Watermelons and sunshine

1.9.2014

The sun was shining in the sky of modern capital Astana. We cycled through the center to the edge of the city. The city ended as quickly as it had started. There were no more green fields of Northern Kazakhstan. Fields became dryer the further south we went. Trees disappeared while the road changed more hilly.

One rainy evening we cycled into the dark to find wood for fire. Two policemen stopped to check if we were OK. They told us to go to sleep. We continued for a while until we saw a big old grave structure. Rain made weather cold and we were wet. Luckily we found abandoned broken bench which we put into the fire. At the same time the rain stopped.

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Next morning there were sheep around our tents. The day was warm. Air became dryer and dryer. We found a new dish, lagman, in cafes. It is very popular noodle dish in Central Asia. Welcomed change for Russian cuisine. We eat couple of lagmans and finished the day early. We set our tents next to peaceful road. On the other side of the road there was a little mountain about three kilometers away from our camp. We decided to walk there and climb on the top of it. We cycled half a way and left our bikes leaning towards each other in the middle of field, so it would be easy to find them on our way back.

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On the top of the mountain we shot photos quickly. Sun went down and it became dark, so we had to go down. We walked towards car lights, but we didn’t find our bike. We searched the bikes for an hour until we were back in our camp. Then we started to walk back to the mountain and finally we found the bikes, thanks god!

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Car drivers woke us up with friendly honks. Most of the oncoming vehicles were old trucks which were fully loaded with huge water melons. Watching those trucks everyday on desert-like road made us hungry for water melons. Lauri asked one of the trucks to stop. And it stopped! Two funny hairy guys came out of the vehicle with fresh water melon. After short conversation we thanked and enjoyed the perfectly fresh melon. From then on we ate water melons daily.

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We cycled to the coast of turquoise Lake Balkhash. We wanted to see the boats. We met policeman who invited us to the closed area where they kept their police and safe boats. There we met TV group which were filming documentary for National TV Kazakhstan. The policeman asked if we wanted to have a boat cruise. Sure we wanted! Then we were sailing on beautiful lake with policemen and TV group. After the boat trip we went through the Balkhash city. One shopkeeper treated us a bag of food. In the edge of the city we climbed on the roof of old two-floor police checkpoint building. It was perfect place to spend a night.

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We followed the west coast of the lake for almost one week. The air was extremely hot and dry. Quite often we had to spend our breaks under the road in sewer pipes, because it was only shadow we found. Except few villages there was completely nothing. one morning seven camels passed our camp.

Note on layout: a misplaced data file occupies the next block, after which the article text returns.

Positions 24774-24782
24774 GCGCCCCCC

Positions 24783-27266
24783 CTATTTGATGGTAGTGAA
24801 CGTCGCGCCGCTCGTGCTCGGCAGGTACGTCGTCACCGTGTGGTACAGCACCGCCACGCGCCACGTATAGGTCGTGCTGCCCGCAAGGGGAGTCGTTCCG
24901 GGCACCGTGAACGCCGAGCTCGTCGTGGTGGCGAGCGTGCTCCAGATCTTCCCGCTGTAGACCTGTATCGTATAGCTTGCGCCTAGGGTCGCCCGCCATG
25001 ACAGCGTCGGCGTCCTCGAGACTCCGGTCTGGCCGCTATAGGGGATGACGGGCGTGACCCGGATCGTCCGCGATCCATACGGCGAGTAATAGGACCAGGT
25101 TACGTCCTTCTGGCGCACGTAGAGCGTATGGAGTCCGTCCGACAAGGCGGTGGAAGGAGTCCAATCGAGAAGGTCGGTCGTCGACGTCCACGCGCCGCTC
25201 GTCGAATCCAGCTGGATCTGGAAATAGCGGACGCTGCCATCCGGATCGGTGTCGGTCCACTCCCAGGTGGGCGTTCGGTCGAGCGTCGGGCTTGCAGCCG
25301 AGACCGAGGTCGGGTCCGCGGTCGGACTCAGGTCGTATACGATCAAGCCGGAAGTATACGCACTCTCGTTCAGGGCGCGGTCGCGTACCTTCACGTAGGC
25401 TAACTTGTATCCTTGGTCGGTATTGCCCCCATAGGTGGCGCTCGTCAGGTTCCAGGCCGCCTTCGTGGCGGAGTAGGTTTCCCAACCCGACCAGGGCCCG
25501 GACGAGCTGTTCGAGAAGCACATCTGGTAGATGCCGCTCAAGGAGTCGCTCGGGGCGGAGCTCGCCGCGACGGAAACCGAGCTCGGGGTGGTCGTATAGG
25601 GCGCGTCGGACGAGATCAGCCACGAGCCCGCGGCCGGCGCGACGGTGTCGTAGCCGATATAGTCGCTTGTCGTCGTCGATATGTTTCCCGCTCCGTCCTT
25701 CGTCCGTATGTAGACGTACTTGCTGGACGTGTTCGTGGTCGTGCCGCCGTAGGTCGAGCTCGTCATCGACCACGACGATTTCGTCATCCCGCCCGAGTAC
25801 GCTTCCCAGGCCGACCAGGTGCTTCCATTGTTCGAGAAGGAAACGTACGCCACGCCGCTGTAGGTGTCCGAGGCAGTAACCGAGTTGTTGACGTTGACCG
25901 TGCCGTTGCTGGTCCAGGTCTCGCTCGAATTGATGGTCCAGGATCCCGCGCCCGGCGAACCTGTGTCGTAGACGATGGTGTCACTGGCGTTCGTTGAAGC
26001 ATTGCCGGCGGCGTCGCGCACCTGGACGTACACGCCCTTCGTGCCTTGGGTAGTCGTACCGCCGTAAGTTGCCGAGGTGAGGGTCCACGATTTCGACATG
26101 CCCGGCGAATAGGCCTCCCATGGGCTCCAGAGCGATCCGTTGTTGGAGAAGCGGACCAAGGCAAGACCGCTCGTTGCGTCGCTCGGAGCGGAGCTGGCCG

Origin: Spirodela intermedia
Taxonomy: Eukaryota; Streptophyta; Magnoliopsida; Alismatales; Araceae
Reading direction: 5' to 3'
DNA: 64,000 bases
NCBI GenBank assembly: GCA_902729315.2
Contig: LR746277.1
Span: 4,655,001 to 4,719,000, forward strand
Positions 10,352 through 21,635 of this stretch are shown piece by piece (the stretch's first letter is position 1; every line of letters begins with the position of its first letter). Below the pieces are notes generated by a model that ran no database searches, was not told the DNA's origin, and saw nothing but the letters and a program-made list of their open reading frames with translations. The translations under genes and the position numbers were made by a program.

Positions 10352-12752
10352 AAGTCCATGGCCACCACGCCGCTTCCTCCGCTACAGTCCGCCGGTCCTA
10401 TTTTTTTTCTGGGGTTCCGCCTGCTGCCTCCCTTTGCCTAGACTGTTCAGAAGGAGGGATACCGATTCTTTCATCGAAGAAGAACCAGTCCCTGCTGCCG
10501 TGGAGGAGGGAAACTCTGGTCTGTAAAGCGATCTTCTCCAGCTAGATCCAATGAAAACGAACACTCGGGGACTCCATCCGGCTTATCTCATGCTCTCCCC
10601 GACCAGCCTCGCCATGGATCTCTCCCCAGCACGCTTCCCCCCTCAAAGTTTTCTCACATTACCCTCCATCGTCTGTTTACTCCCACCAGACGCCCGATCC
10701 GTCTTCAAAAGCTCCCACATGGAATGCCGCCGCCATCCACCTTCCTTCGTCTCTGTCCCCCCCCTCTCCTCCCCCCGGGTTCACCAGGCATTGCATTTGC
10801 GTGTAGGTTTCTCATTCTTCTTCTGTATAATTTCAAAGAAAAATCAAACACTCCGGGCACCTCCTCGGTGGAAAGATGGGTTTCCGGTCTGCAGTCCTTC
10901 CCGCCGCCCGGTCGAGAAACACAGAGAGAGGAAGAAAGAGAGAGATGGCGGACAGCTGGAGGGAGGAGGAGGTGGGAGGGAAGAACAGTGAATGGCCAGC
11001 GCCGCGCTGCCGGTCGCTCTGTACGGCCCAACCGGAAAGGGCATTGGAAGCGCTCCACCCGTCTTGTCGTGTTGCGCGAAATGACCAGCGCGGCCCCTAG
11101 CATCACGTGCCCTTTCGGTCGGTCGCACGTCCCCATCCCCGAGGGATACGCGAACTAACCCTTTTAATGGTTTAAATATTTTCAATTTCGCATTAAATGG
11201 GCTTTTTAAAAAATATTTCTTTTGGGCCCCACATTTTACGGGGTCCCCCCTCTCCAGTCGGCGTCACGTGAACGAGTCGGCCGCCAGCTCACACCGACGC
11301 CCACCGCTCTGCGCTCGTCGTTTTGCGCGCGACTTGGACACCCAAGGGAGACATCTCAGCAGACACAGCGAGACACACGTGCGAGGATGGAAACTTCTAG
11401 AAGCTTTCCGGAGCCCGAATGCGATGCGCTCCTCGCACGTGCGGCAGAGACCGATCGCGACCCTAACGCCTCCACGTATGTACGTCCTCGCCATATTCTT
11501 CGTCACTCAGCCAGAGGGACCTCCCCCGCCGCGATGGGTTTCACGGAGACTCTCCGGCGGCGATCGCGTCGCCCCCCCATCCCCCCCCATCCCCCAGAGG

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All the water melon truck drivers told us they were coming from Shu. We left the lake behind and cycled to the “water melon heaven” Shu. After little mountain we saw view to green water melon fields. It was the end of desert. Next to the road there were many reed huts and locals were selling melons from those huts. One farmer spotted us and asked if we wanted to share a water melon with him. We went a shelter next to the field. Three guys we already met two times stopped their car and joined us.

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Last night in Kazakhstan we put our tents just five meters away from honeydew field so we didn’t need to care about supper and breakfast. Kyrgyzstan’s high snow-capped mountains appeared to the landscape. We were at the Korday’s border crossing in the evening. Next to the door to passport control there was lazy-looking older border guard leaning to wall. He didn’t let us go to the passport control queue. Instead he took our passports and stamped them by himself. Then we just walk into the Kyrgyzstan. The border crossing couldn’t have been any easier. We even didn’t need visas.

The capital of Kyrgyzstan, Bishkek began almost from the border. The country seemed way less developed compared to Russia and Kazakhstan. Mothers were carrying their babies, because strollers were used for business purpose. People were rushing to big marketplace, Osh bazaar with their old strollers to sell either bread or tea. Some of manhole covers were stolen, so we had to focus on cycling. Between lanes there were people begging money from drivers which stopped to the traffic lights.

We went to the first affordable hotel, which we found easily and took room for one month. We wanted to have a good rest, but we also had a long list of things to do. Finally we managed to get China visa, which were quite simple after all. We also applied one-year Working Holiday visa to Australia and new visa to Kazakhstan, because we think it will be easier to cross the border to China from Kazakhstan than Kyrgyzstan. We maintained our Pelagos and other equipment. Lauri changed his Brooks B17 Narrow saddle for wider Brooks B67. We made a trip to mountains, to beautiful Ala Archa national park. During the time here we have enjoyed delicious and cheap Kyrgyz food and drank a lot of horse milk which is very popular here.

It’s a pity to leave Kyrgyzstan, but I can’t wait to see China and rest of the World!

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